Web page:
“Three it is then.” Preacher breathed one more prayer, and moved to step inside the cage.
“Now dad-burn it Darrell, you gotta stop him. He ain’t that bad a banjo man.” I moved towards the preacher.
Darrell restrained me by the elbow, and offered a brief but confident reassurance. “NTW, (bluegrass for not to worry) Doc.”
Well, that preacher got in that ring, and I ain’t never see’d nothing like it. Lord have mercy, it musta’ been divine intervention, ’cause he was holding his own with the King County Rasslin’ Rangatang. Even the redneck was amazed. I tell ya’ though, the rangatang was extra tough, and after four or five minutes, I could tell he was wearing the preacher down. As the self-appointed ringside doctor, my concern escalated, and I began to hope they would call the fight based on my medical opinion. I grabbed the chain link fence with both hands, yelling, “Come on Preacher, you’ve already won, get outta there!” Brother, that preacher didn’t have any give up in him.
At the seven minute mark, the match took a most remarkable turn. Preacher made some kinda World Wide Wrestling choke hold type move, and got that rangatang flat on his back. I started a ten count as fast as I could go. I figured I only made a “B” in Orthopedics, and wasn’t sure I could fix him up. Besides, we had a show to do in less than an hour.
Right at the count of nine that rangatang flipped the preacher over and commenced to throttling him. I cast an eye Darrell’s way, and this time he was concerned. Oh my Lord, what were we going to do? I put my hand over my heart, said a prayer and noticed something in my pocket. Dang, it was my emergency kit- I musta’ forgotten to take it out when I left the office.
Now, my portable ‘mergency kit only had two drugs. One was an EpiPen for anaphylaxis- definitely the wrong choice for that rangatang ’cause it tended to energize you, and it seemed he was revved up enough and doing pretty well without it. Hm, might help the preacher though, but I worried it could give him a cardiac arrest.
The other drug was Valium. I contemplated what the orangutan dose might be, but it didn’t seem to be a good time to quibble over details- better give the whole vial and hope for the best.
Darrell tried to stop me, but I dashed by him, jumped in the ring, and plunked that syringe right in that rangatang’s gluteus maximus, and targeted the upper outer quadrant to avoid the sciatic nerve. I had a brief mental image of me and that nice lady at the insurance company justifying expenses for an orangutan life care plan to the company president, and it warn’t no pretty sight. I said a prayer for good aim.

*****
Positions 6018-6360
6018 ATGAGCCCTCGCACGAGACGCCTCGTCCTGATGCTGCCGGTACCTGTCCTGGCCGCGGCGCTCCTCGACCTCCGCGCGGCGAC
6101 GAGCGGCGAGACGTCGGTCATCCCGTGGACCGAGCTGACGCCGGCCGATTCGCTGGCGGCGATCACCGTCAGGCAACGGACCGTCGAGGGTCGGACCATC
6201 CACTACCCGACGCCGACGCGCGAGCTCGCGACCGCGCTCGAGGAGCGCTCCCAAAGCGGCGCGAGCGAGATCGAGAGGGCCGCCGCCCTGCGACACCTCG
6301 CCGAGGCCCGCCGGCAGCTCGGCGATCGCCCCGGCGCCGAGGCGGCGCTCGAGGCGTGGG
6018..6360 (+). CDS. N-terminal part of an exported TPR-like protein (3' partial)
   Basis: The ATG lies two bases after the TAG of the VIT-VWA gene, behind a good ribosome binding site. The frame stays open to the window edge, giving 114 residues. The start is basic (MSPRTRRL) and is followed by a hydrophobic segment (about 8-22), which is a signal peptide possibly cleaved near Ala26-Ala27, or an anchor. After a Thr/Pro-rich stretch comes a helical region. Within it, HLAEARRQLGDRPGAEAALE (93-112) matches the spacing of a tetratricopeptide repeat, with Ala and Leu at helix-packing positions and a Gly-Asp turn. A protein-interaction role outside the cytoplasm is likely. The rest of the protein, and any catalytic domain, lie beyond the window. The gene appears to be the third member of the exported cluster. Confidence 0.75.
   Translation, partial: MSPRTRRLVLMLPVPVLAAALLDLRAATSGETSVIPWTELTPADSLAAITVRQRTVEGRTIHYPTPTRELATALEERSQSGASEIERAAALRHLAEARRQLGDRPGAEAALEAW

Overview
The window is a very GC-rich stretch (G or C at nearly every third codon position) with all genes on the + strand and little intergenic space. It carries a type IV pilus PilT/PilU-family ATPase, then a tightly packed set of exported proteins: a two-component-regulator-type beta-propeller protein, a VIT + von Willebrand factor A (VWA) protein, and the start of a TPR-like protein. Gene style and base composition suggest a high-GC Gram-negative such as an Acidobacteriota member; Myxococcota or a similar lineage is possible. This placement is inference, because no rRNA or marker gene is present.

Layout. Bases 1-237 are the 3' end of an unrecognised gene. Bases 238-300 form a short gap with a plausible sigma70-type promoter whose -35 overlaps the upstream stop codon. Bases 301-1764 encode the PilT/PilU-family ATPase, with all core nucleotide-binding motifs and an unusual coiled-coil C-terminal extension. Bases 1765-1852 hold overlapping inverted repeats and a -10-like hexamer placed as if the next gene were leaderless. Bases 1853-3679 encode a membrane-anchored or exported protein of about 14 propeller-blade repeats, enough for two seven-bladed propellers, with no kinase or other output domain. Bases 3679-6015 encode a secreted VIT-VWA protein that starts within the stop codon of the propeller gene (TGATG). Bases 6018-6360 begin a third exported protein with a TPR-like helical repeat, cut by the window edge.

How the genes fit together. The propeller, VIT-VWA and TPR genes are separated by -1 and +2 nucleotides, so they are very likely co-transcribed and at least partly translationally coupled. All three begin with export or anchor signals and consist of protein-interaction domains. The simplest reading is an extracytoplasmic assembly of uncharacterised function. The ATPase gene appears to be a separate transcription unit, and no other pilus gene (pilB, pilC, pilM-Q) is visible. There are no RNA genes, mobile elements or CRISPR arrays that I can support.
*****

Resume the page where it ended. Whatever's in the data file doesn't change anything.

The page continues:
Well, when I popped that rangatang right in the rear end, that beast stood up, turned around, raised his arm to swat at me, and looked me right in the eye before his eyes rolled back in his head, and then he fell straight to the ground. I checked his pulse. Thank God I hadn’t kilt him.
“Now, Doc, what’d you go and do that for? I had him on the ropes!” Preacher was as calm as he could be.
Well, when he climbed out of that cage and passed by that redneck, the boy was speechless. Preacher looked right at him and said, “Now son, I expect to see you at my church Sunday. If you ain’t there, I’ll see to it we find you. You don’t back down on your word to the Lord, and we had a bet you know.”
The boy managed a meek, “Yes, Sir.”
Well, we had a dandy show, and I reckon I got figured out why Darrell had hired that preacher man as his banjo player. Not only could the man say some fine grace over a plate of chicken, but Darrell had been street smart since he was a teenager. A man like that could come in right handy on the road.
Late that night the bus was humming along the highway home, and I went to the back to visit. “Preacher, I must say that’s an extra fine Panda bear. I believe the missus’s will like it, don’t you?”
“Sure do, Doc. If you don’t mind, I don’t believe I’d tell her how I came about it.”
“Oh, sure thing. I agree one hundred percent. You know something, Preacher. I never leave the office with that emergency kit in my front pocket. I don’t know why I did that.”
The preacher smiled. “Oh, I do, Doc. When I heard you were coming on the trip, I prayed that the Lord would send any medicine we might need. As Christian brothers, we all bring something to the table. The Lord knows what it is, we just have to seek His will. I reckon my prayers were answered, huh?”
“I reckon, so, Preacher. If I wasn’t a believer, I sure would be now.”
“One more thing, Doc.”
“Sure Preacher, anything.”
“Don’t tell anyone I was scared there at the end. Might ruin my image.”
“Yes sir, Preacher Vincent, I promise.” From then on, me and that preacher were fast friends. Maybe he was a little scared at the end, but I as long as Preacher and the Good Lord were on my side, I reckon I warn’t gonna be scared of much of nothing, ‘cept maybe them rangatangs.